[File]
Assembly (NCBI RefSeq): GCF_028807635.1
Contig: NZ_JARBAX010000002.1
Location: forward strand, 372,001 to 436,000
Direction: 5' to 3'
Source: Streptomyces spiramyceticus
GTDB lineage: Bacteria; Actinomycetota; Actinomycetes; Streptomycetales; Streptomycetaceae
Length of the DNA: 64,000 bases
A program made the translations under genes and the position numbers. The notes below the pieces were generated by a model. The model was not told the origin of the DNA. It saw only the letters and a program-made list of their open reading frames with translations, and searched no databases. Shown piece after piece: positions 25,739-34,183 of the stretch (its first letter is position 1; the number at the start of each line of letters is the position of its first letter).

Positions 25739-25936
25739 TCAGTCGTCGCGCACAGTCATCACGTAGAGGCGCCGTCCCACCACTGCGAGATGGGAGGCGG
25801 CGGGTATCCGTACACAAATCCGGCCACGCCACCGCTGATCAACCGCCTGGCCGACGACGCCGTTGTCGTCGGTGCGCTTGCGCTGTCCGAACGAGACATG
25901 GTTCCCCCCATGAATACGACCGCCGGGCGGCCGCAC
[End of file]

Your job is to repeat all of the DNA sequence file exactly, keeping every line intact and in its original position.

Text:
Assembly (NCBI RefSeq): GCF_028807635.1
Contig: NZ_JARBAX010000002.1
Location: forward strand, 372,001 to 436,000
Direction: 5' to 3'
Source: Streptomyces spiramyceticus
GTDB lineage: Bacteria; Actinomycetota; Actinomycetes; Streptomycetales; Streptomycetaceae
Length of the DNA: 64,000 bases
A program made the translations under genes and the position numbers. The notes below the pieces were generated by a model. The model was not told the origin of the DNA. It saw only the letters and a program-made list of their open reading frames with translations, and searched no databases. Shown piece after piece: positions 25,739-34,183 of the stretch (its first letter is position 1; the number at the start of each line of letters is the position of its first letter).

Positions 25739-25936
25739 TCAGTCGTCGCGCACAGTCATCACGTAGAGGCGCCGTCCCACCACTGCGAGATGGGAGGCGG
25801 CGGGTATCCGTACACAAATCCGGCCACGCCACCGCTGATCAACCGCCTGGCCGACGACGCCGTTGTCGTCGGTGCGCTTGCGCTGTCCGAACGAGACATG
25901 GTTCCCCCCATGAATACGACCGCCGGGCGGCCGCAC